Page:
The value of patient experience
Hospitals with better patient-reported experience perform better financially
Deloitte research shows good patient experience is associated with higher hospital profitability. This association is strongest for aspects of patient experience most closely associated with better care—in particular, nurse-patient engagement.
Higher patient experience ratings are associated with higher profitability
Improving the patient experience can help a hospital improve its financial performance by strengthening customer loyalty, building reputation and brand, and boosting utilization of hospital services through increased referrals to family and friends.
Payers looking for better value are also helping to drive hospitals to focus on patient experience: Programs such as Medicare’s Hospital Value-Based Purchasing (VBP) Program are financially rewarding hospitals that have better patient-reported experience scores. As a result, patient experience scores for factors as diverse as nighttime noise level and doctors’ and nurses’ communication skills have become a key hospital performance measure.
Because of the patient and payment factors, one might expect that hospitals with better patient experience scores might perform better financially—but the relationship has not been well studied. To gain greater insight into the association between better patient-reported experience scores and hospital financial performance, the Deloitte Center for Health Solutions conducted descriptive and regression analyses using the most widely tracked measures of patient experience—the Hospital Consumer Assessment of Healthcare Providers and Systems (HCAHPS) scores—and examined their association with hospital performance measures such as net and operating margins and return on assets (ROA). To more clearly delineate the contribution of patient experience, the Deloitte Center for Health Solutions controlled for hospital and local area characteristics that can also affect hospital performance, including hospital ownership, location, teaching status, payer and patient case mix. Two main findings emerged:
- Hospitals with high patient-reported experience scores have higher profitability. Hospitals with “excellent” HCAHPS patient ratings between 2008 and 2014 had a net margin of 4.7 percent, on average, as compared to just 1.8 percent for hospitals with “low” ratings.
- The association of patient experience with financial performance is large, even after controlling for other hospital characteristics that can drive hospital performance. Compared to other hospitals in the same market (hospital referral region (HRR)), and controlling for hospital characteristics, a 10 percentage point increase in the number of respondents giving a hospital a “top-box” (9 or 10 out of 10) rating is associated with an increase in net margin of 1.4 percent and in ROA of 1.3 percent compared to hospitals receiving a “bottom-box” (0 to 6 out of 10) rating. However, unlike lower-rated hospitals, those hospitals receiving “top-box” experience ratings also have other characteristics that are potentially associated with both patient experience and financial performance, and such factors might not be as easily replicated by lower performers.
Mechanisms through which patient experience could improve hospital financial performance
The Deloitte Center for Health Solutions also studied the mechanisms through which the association between patient experience and hospital financial performance likely occurs. The results indicate that:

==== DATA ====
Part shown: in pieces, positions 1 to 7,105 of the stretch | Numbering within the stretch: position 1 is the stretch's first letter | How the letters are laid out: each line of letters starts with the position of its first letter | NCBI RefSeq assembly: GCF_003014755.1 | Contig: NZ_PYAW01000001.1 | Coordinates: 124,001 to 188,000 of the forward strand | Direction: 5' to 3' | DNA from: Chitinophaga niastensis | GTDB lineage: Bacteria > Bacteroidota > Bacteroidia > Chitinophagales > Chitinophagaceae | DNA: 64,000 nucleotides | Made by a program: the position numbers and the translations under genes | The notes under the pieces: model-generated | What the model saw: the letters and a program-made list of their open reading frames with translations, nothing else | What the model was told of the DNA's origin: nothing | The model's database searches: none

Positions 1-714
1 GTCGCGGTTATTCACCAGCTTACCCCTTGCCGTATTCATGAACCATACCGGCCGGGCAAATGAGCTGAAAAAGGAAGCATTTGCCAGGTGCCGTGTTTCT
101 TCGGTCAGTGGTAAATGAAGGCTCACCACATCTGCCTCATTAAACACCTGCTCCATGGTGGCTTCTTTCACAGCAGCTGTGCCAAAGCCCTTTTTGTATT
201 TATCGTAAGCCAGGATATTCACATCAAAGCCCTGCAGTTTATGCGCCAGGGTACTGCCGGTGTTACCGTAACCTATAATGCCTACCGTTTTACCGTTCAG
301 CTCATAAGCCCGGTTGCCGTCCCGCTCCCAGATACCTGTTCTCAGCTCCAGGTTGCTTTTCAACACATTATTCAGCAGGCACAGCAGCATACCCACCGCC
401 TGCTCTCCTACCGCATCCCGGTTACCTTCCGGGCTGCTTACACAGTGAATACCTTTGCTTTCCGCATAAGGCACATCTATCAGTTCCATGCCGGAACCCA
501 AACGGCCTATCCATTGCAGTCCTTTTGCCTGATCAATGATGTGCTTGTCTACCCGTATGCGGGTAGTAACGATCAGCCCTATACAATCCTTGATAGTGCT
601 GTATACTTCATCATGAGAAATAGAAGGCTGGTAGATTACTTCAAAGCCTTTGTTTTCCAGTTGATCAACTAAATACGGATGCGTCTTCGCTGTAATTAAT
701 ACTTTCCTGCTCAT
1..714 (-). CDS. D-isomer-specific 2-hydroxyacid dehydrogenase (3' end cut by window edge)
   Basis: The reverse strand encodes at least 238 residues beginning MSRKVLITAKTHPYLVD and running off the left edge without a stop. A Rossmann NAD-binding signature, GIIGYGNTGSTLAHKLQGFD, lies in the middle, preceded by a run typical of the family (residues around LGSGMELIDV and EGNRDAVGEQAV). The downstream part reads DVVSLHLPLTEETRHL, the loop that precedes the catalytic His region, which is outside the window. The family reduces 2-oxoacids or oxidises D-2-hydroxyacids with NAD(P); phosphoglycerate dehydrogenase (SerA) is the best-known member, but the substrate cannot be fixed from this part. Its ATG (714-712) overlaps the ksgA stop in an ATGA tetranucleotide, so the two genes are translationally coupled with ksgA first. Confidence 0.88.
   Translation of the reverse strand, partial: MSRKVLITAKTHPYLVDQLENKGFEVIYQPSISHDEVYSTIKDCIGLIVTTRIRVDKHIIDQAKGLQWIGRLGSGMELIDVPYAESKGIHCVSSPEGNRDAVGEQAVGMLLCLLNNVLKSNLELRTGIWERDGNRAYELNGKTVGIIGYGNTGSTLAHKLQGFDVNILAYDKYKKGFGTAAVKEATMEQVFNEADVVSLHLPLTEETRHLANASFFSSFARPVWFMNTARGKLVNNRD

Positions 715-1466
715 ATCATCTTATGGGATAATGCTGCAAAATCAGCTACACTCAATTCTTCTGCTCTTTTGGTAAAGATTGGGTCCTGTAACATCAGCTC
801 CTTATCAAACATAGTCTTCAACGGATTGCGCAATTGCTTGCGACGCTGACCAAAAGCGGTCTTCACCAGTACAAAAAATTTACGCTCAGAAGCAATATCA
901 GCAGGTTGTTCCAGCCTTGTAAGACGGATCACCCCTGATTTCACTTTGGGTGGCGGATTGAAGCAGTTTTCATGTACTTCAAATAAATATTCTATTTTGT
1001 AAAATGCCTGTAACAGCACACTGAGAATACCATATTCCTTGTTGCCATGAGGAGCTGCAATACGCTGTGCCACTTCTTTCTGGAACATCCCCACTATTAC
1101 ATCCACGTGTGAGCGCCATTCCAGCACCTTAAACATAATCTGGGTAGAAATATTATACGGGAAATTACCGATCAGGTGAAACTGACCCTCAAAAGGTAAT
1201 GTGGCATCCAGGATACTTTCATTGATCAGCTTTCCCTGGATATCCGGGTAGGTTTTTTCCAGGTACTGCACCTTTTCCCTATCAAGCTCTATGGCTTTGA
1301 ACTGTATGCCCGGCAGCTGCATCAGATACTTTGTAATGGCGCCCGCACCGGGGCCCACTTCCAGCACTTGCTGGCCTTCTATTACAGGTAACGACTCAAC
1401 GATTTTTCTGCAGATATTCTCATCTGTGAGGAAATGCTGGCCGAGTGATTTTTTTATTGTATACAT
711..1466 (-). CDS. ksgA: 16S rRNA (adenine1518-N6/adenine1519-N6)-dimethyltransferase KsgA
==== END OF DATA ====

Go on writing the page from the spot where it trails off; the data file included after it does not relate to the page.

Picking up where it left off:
- Hospitals with better experience levels earn disproportionately more than they spend compared to those with lower ratings. Although higher patient experience scores appear to be associated with increases in revenue per adjusted patient day as well as in adjusted expenses, the magnitude of the effect is stronger for revenue. These results suggest that investments in patient experience increase costs but increase revenue even more, or hospitals with higher scores might have more resources to invest in patient experience.
- A highly engaged staff likely boosts patient experience, translating into better performance. Patient experience scores pertaining to interactions with nurses have the strongest association with hospital financial outcomes.
- VBP incentives likely contribute a small amount to the association of patient experience with hospital financial performance. Medicare VBP incentives (tied to patient experience) account for only seven percent of the association between patient experience and hospital financial performance, as measured by net margins.
Faced with multiple priorities and resource demands, health systems and hospitals may question the business value of collecting, analyzing, and acting upon patient experience data. However, these results suggest that good patient experience is associated with higher hospital profitability, and that this association is strongest for aspects of patient experience most closely associated with better care (in particular, nurse-patient engagement).
The results could also suggest that better-performing hospitals make larger patient experience investments. However, given the market shift towards patient-centered care and renewed payer emphasis on patient experience as a core element of care quality, these analyses show that hospital executives should consider investing in the tools and technologies necessary to better engage patients and enhance patient experience. Furthermore, although patient experience scores don’t always reflect quality-of-care outcomes, these analyses suggest that those aspects of patient experience most closely associated with better care (communication with nurses), also have the strongest association with hospital financial performance.